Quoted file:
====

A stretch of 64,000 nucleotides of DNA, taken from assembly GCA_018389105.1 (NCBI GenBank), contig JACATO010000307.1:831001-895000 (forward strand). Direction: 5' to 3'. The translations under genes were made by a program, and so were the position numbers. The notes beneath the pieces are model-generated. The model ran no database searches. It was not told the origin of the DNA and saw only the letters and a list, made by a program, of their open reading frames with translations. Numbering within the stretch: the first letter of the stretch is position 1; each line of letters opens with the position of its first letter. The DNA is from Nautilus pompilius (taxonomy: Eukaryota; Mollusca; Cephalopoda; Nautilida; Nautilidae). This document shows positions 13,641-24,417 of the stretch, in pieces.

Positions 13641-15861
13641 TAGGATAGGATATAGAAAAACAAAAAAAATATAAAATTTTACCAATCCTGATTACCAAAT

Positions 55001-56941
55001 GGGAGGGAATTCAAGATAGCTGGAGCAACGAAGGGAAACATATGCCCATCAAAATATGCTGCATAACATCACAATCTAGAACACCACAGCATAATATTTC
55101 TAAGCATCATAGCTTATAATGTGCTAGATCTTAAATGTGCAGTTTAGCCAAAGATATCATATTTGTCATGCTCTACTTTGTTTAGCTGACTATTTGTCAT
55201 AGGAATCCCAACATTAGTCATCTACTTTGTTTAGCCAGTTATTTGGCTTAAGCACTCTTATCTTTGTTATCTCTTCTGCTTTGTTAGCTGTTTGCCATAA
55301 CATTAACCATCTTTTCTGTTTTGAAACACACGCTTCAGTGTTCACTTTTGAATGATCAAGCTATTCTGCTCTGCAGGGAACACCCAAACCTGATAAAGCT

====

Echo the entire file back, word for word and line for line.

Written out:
A stretch of 64,000 nucleotides of DNA, taken from assembly GCA_018389105.1 (NCBI GenBank), contig JACATO010000307.1:831001-895000 (forward strand). Direction: 5' to 3'. The translations under genes were made by a program, and so were the position numbers. The notes beneath the pieces are model-generated. The model ran no database searches. It was not told the origin of the DNA and saw only the letters and a list, made by a program, of their open reading frames with translations. Numbering within the stretch: the first letter of the stretch is position 1; each line of letters opens with the position of its first letter. The DNA is from Nautilus pompilius (taxonomy: Eukaryota; Mollusca; Cephalopoda; Nautilida; Nautilidae). This document shows positions 13,641-24,417 of the stretch, in pieces.

Positions 13641-15861
13641 TAGGATAGGATATAGAAAAACAAAAAAAATATAAAATTTTACCAATCCTGATTACCAAAT

Positions 55001-56941
55001 GGGAGGGAATTCAAGATAGCTGGAGCAACGAAGGGAAACATATGCCCATCAAAATATGCTGCATAACATCACAATCTAGAACACCACAGCATAATATTTC
55101 TAAGCATCATAGCTTATAATGTGCTAGATCTTAAATGTGCAGTTTAGCCAAAGATATCATATTTGTCATGCTCTACTTTGTTTAGCTGACTATTTGTCAT
55201 AGGAATCCCAACATTAGTCATCTACTTTGTTTAGCCAGTTATTTGGCTTAAGCACTCTTATCTTTGTTATCTCTTCTGCTTTGTTAGCTGTTTGCCATAA
55301 CATTAACCATCTTTTCTGTTTTGAAACACACGCTTCAGTGTTCACTTTTGAATGATCAAGCTATTCTGCTCTGCAGGGAACACCCAAACCTGATAAAGCT